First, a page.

The other issue is fees and taxes. You know through the Queens County Building Contract Association we have made a proposal to the city and state to take a look at the issue of fees and taxes between building department fees, Department of Environmental Protection fees, DOT fees as well as transfer taxes, mortgage reporting taxes and you know, other sales taxes on materials you are talking about in excess of sometimes ten percent of development cost. In areas where development is hindered by affordability then it is really, we think it is a no brainer that it will be a revenue neutral proposal to wave those types of fees and taxes for development in areas that the market won't allow for that type of development. We are getting some attention to that proposal and we are hoping future administrations will take it more seriously.
Regulatory environment in cities is daunting. Anybody who's been through the process of development, even as of right development, it is just -- there is a ghost on every corner. You know, there really has to be some focus on trying to get the regulatory environment to the point where it is builder friendly because that's the only way we're going to see the type of large-scale housing development be able to keep up with demand. Zoning regulations is complicated and what you think you have as of right somebody will shoot down. When you think you have the ability to be able to take care of use of benefits you find out you are not and then at the last minute politics sometimes steps in and as of right development becomes infeasible.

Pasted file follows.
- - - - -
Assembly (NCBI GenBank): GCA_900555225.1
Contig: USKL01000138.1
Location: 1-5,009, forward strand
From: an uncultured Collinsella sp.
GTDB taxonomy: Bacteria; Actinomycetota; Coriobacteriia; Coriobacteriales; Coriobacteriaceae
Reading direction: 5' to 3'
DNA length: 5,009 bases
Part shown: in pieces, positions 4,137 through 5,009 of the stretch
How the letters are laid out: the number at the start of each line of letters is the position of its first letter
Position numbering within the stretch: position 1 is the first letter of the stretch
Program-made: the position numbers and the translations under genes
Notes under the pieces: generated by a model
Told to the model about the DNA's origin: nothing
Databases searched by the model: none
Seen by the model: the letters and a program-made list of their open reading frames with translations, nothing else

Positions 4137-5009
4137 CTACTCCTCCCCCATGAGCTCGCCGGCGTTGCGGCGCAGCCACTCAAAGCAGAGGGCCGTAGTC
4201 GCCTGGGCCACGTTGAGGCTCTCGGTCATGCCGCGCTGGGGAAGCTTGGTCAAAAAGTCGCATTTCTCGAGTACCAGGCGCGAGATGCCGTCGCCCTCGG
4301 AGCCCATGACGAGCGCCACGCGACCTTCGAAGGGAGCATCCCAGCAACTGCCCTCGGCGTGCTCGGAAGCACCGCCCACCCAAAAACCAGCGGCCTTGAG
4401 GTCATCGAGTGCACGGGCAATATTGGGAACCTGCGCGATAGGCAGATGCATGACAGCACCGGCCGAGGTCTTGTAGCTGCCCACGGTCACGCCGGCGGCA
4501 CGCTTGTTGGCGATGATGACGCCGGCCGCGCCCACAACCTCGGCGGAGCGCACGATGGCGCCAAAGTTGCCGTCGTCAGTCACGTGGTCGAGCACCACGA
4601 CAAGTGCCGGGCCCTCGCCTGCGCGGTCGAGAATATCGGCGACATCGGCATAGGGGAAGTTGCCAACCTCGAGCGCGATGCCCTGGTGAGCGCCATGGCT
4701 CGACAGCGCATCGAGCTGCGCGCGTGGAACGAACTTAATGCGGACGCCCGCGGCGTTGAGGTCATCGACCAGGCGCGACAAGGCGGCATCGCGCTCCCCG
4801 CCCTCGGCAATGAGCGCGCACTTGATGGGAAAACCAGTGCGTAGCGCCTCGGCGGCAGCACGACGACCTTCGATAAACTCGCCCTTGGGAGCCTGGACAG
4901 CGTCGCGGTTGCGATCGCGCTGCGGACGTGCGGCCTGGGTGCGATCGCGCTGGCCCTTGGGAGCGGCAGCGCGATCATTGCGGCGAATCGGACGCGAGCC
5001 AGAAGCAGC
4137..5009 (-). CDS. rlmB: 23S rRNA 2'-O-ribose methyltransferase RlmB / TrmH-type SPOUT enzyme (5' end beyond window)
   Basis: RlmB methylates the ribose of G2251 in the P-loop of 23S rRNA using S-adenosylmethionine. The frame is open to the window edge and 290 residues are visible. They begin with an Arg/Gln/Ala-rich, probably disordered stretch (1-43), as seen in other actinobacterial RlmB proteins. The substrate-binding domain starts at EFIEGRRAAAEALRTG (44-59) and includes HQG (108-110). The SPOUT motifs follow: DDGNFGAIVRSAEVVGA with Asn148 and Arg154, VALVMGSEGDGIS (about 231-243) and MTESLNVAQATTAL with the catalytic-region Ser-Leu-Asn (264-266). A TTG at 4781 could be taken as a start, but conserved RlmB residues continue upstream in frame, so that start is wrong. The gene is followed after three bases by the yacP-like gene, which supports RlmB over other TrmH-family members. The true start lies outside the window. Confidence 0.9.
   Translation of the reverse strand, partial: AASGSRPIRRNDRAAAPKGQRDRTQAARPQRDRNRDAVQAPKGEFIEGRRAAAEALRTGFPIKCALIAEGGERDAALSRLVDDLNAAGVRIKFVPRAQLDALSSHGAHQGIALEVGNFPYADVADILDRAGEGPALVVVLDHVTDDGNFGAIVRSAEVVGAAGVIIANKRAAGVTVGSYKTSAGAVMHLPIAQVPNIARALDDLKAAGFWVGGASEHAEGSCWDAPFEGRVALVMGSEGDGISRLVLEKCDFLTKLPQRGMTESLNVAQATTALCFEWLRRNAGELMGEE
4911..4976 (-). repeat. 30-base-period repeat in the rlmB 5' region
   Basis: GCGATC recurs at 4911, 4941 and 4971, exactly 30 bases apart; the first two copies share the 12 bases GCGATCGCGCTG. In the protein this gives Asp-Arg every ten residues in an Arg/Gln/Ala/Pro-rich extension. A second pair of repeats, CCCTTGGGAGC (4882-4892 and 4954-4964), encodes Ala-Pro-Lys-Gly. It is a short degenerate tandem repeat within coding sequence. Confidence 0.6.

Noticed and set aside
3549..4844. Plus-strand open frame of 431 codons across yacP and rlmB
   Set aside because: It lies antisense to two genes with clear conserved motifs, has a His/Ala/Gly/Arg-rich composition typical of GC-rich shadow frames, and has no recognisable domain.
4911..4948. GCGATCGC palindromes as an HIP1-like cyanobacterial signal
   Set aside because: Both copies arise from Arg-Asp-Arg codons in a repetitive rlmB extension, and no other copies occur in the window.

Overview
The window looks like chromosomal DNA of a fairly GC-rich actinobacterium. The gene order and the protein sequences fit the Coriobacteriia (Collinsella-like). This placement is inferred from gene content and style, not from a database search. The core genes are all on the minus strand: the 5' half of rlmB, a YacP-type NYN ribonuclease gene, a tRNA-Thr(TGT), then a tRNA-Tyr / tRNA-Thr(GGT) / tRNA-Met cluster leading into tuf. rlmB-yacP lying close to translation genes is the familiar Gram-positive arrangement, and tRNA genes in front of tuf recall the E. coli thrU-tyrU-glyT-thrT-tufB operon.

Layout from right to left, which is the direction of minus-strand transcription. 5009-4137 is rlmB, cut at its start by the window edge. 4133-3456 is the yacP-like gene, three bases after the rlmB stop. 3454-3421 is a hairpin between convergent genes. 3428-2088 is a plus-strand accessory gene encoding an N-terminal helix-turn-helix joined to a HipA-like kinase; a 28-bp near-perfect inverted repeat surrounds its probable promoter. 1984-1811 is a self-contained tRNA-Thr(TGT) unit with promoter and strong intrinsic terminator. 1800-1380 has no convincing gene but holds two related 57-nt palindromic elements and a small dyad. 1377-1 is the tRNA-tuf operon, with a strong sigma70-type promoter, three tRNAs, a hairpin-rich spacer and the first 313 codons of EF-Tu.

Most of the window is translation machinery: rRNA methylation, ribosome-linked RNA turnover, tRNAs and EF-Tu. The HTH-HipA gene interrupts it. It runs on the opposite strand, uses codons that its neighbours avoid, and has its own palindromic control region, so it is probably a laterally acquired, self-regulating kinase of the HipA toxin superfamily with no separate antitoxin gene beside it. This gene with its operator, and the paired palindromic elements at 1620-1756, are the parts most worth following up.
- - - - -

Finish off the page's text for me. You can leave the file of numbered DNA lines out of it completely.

The latest review process, we have been involved with projects that have gone now (inaudible) for five years. For a developer -- and these are property where they were city owned. We were a developer who actually owned the land. Five years would obviously be unconscionable. Nobody can carry a piece of land for that long and build affordable housing. So we need to work on the land use review process. The building code is also complicated but even more so it is built in suspenders. We have some of the most stringent codes in the city and we have got fire proof buildings and sprinklers. We have got a lot of things that, you know, if we took a look at the way we build we'd probably be able to offer the same standard of construction if not better and more affordable by reducing or replacing some of our building codes.